“A man’s kitchen is in the performance, while a woman’s kitchen is in the “pleasure””

Interview.- This Wednesday, June 15, Louise Bourrat won the 13e edition of the Top Chef contest. The first woman to win it in almost ten years, she conquered the jury and the public thanks to her strong personality and her creative cuisine.

Last January, it was behind the scenes of the legendary Parisian palace, George V, that Louise Bourrat and the Belgian candidate Arnaud Delvenne faced off one last time to win the final of “Top Chef”. Proudly donning the colors of Hélène Darroze’s team, the young 27-year-old chef distinguished herself during the eighteen weeks of competition by her audacious and inventive cuisine, but also by her ambitious character, which led to victory.

Based in Lisbon, her country of origin on her mother’s side, she is at the head of the stoves of the family restaurant Le Boubou’s, where in the kitchen, it is mainly women who wear the apron. We interviewed her the day after her victory.

Madame Figaro.- You are the first woman to win “Top Chef” in almost 10 years. What does this represent for you?
Louise Bourrat.- I think it will take me some time to realize what happened to me. It’s a huge source of pride and a great honour, but of course, that comes with its share of pressure: the chefs who precede us, like Stéphanie Le Quellec, are very important in the industry. It’s also super galvanizing for the future, it’s proof that it will be a good omen!

What role did Hélène Darroze play during this competition?
Hélène Darroze was a very important moral support. My intuition, from the start of the competition, was to go to his team, although I changed my mind a thousand times. I wanted to work with all the chefs, who each have different things to bring to the candidates. Finally, my reason guided me to her for the simple fact that, when I started to surround myself with women in the kitchen, it calmed me down a lot and had a very positive effect on my well-being. We both have a kitchen that is completely different, but I was in a new and stressful environment, and I thought I needed something familiar, comforting.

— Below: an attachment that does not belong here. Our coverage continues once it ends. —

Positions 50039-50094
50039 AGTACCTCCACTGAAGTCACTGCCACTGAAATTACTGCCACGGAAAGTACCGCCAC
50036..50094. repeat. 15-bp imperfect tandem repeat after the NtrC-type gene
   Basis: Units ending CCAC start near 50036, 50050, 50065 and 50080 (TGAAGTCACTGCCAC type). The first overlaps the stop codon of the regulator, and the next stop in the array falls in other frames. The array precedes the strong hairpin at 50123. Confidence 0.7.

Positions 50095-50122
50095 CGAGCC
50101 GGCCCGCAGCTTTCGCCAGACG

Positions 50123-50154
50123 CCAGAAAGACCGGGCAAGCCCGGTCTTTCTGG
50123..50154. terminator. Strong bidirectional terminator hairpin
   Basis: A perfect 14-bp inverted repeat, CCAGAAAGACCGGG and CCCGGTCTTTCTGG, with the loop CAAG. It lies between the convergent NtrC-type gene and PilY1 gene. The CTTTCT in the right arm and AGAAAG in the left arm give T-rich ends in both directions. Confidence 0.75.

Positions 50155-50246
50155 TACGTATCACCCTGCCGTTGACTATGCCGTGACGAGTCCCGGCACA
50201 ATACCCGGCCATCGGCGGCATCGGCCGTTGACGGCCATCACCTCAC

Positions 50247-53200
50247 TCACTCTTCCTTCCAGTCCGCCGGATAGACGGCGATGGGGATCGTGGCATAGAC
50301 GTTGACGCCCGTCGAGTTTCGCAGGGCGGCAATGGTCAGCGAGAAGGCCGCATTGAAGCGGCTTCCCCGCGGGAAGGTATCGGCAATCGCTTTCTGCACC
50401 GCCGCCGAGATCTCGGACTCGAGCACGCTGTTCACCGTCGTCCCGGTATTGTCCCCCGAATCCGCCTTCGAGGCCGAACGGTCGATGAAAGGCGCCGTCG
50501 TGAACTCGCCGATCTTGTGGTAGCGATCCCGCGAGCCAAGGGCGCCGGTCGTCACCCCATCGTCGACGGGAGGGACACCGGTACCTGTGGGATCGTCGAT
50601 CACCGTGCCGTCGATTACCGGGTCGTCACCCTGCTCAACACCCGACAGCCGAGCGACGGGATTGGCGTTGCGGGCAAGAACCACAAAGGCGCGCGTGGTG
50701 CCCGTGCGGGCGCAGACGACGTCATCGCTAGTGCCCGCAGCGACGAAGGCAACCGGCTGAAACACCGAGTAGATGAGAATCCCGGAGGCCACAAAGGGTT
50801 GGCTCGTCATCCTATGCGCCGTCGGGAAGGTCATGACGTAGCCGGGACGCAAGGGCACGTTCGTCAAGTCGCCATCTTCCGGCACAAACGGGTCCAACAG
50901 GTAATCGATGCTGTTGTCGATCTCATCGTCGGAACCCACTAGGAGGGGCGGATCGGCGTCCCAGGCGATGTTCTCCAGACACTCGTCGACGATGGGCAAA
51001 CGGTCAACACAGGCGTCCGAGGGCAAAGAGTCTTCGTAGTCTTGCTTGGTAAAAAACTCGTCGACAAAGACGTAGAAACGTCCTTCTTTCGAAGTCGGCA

During the competition, you won Anne-Sophie Pic’s mono-product test, then Dominique Crenn’s shellfish test. Why is it particularly important to have the recognition of female leaders?
It’s not necessarily important that women recognize the quality of my work, cooking is very subjective and the goal is for everyone to appreciate it. On the other hand, I think my cooking echoed these chefs because we have a similar approach to gastronomy. For me, a man’s kitchen is mainly about performance, while a woman’s kitchen is about “pleasure”.

What is a feminine cuisine for you?
Strangely, we say that a kitchen is feminine when it is delicate, refined, but I don’t agree. In my opinion, men’s cooking is mainly about aesthetics, precision, prowess, while women’s is about power, especially in terms of taste. I don’t want to generalize, but that’s what I find in the kitchens of the women chefs I meet.

Your brigade at Boubou’s is made up mostly of women. Why did you make this choice? How are the interactions different?